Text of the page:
Lakers General Manager Mitch Kupchak rencently said the team's next head coach will need to know how to get the most out of Bryant.
"We have a player on our team right now who's proven in this league offensively, who can score. That certainly is a consideration," Kupchak said. "We have to make sure that whoever we hire as a coach can really get the most productivity out of him, whether it's scoring the ball or playmaking or the threat that he may score. That's probably of primary importance right now."
Who better to utilize Bryant than Bryant himself?
Some might say the 18-year veteran has been coaching the team already, at least since Phil Jackson retired.
Bill Russell, who won back-to-back titles (1967-69) with the Boston Celtics as a player-coach, one of five Hall of Fame players who have simultaneously coached their teams (Lenny Wilkens, Dave DeBusschere, Bob Cousy and Dave Cowens).
It's been done before, but Bryant will not get that opportunity.
Under NBA rules, dictated by the league's collective bargaining agreement with the NBA Players Union, an active player can no longer serve as a team's head coach.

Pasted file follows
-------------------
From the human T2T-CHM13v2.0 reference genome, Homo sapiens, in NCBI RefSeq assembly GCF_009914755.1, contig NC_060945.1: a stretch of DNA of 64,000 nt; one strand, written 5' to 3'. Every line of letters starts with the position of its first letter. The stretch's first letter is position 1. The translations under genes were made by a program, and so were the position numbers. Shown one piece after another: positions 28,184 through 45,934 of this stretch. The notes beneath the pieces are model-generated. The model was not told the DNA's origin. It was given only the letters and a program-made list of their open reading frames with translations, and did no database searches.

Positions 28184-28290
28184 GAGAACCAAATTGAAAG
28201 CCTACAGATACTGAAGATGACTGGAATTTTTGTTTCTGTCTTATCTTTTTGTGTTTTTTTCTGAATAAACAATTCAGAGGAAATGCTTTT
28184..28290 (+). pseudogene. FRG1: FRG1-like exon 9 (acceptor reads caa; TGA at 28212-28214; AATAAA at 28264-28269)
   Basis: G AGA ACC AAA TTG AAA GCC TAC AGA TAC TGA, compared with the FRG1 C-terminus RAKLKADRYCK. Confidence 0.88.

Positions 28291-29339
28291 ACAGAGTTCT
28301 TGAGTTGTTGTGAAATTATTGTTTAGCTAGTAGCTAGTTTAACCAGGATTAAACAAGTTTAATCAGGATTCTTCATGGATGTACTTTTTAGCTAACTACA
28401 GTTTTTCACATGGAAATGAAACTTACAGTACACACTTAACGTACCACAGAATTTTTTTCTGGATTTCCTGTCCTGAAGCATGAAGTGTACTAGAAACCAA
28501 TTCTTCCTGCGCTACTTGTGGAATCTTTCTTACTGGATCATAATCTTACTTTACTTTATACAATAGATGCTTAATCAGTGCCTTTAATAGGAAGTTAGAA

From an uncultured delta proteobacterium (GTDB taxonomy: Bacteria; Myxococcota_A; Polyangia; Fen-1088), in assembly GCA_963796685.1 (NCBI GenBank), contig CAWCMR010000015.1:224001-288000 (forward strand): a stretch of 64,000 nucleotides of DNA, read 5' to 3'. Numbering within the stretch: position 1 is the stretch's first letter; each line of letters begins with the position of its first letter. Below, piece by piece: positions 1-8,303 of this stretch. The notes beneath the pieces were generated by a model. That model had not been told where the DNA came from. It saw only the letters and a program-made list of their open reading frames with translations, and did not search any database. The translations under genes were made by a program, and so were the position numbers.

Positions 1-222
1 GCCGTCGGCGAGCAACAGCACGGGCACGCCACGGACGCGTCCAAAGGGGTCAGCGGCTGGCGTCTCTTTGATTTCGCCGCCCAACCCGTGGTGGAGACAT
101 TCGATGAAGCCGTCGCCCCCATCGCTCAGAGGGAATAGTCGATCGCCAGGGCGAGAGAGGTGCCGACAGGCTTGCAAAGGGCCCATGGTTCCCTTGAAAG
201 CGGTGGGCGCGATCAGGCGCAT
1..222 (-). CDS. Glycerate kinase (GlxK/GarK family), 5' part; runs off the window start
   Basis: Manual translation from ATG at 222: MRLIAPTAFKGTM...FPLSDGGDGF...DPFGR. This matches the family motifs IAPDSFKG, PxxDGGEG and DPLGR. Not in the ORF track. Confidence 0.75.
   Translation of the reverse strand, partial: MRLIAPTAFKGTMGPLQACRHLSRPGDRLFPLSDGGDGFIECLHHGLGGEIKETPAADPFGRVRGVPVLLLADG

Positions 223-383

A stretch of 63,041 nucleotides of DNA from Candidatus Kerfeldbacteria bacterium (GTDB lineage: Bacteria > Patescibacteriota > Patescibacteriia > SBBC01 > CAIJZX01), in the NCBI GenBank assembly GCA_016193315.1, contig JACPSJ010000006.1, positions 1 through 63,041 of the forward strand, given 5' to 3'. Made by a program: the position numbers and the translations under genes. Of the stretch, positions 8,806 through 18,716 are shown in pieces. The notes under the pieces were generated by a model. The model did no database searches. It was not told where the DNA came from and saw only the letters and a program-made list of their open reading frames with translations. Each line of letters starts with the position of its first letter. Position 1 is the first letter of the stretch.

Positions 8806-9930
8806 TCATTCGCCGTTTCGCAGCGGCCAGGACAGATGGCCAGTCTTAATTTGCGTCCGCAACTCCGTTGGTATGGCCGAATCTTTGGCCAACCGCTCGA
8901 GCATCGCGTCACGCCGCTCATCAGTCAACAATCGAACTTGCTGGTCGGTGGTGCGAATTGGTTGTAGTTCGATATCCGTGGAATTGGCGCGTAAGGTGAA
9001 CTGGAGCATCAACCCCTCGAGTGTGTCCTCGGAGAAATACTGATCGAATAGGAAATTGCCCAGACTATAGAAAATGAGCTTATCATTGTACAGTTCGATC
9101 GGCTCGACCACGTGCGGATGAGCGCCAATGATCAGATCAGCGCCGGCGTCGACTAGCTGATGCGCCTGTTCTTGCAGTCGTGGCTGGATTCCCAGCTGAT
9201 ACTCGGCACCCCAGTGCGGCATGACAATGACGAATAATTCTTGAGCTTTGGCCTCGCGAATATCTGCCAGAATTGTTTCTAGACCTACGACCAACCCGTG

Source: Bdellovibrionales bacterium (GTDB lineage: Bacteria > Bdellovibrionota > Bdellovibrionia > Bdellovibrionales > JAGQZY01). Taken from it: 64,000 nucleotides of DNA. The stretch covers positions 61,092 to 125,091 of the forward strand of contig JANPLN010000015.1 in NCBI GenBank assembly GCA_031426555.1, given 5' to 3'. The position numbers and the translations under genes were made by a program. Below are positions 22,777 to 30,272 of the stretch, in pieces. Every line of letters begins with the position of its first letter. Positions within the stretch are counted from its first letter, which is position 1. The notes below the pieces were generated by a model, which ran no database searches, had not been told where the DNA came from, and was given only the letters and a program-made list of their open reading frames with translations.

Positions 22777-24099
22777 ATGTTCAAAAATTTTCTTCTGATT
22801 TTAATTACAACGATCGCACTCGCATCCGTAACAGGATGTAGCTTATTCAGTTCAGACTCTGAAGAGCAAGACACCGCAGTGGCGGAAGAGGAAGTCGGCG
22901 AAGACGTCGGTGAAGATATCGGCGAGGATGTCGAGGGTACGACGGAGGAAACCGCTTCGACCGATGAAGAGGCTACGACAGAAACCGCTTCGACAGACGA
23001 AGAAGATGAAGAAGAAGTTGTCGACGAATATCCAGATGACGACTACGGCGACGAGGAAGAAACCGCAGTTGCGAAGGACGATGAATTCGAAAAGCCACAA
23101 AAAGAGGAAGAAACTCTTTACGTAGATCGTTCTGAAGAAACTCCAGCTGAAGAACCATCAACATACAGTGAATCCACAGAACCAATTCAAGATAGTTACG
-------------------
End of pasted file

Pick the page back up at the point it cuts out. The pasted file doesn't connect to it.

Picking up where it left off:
The NBA has strict circumvention rules, put in place to ensure that teams don't pay players more than their agreed upon salary.
Bryant will make $23.5 million next season. The Lakers cannot additionally compensate him as player-coach.
Though Bryant has a major influence on how his team plays on the floor, the job of coaching is a heavy workload -- more so than when legends such as Russell and Wilkens did double duty.
Bryant has enough to prove as it is, recovering from a lost season -- sidelined for all but six games with Achilles and knee injuries.
The team is expected to add to that list before making a decision, but Bryant can't and won't be considered.